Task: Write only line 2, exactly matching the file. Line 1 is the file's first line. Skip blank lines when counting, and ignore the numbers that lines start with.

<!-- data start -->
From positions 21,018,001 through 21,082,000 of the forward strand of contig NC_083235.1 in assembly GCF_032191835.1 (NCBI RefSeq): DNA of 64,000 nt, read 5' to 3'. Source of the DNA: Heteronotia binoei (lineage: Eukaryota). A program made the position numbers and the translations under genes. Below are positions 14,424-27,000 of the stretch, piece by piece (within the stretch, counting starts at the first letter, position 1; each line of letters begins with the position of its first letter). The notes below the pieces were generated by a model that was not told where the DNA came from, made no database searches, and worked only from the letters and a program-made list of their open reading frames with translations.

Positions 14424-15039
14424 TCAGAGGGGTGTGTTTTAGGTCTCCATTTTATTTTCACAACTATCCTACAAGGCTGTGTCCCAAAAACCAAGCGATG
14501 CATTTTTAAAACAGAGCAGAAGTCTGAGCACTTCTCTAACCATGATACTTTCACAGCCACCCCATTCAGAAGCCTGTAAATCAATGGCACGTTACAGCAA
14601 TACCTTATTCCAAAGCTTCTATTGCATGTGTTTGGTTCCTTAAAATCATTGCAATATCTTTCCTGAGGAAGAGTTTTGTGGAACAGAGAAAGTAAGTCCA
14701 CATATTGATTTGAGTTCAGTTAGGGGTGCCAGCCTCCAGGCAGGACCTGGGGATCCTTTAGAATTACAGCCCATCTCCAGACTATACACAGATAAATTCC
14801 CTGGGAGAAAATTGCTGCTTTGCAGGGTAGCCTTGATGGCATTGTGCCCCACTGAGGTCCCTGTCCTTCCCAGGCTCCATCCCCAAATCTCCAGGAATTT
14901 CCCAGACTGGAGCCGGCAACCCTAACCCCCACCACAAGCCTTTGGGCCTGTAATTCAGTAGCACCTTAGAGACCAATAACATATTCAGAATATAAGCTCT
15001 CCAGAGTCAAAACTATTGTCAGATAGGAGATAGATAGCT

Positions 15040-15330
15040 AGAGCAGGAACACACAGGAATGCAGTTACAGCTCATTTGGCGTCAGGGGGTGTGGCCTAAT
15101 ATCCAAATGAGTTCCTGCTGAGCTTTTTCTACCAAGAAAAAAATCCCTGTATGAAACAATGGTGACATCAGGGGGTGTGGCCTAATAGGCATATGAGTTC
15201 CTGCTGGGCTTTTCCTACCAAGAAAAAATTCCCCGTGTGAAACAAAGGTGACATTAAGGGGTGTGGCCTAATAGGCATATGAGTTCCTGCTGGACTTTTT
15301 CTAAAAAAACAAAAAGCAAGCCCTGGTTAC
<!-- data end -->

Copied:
Positions 14424-15039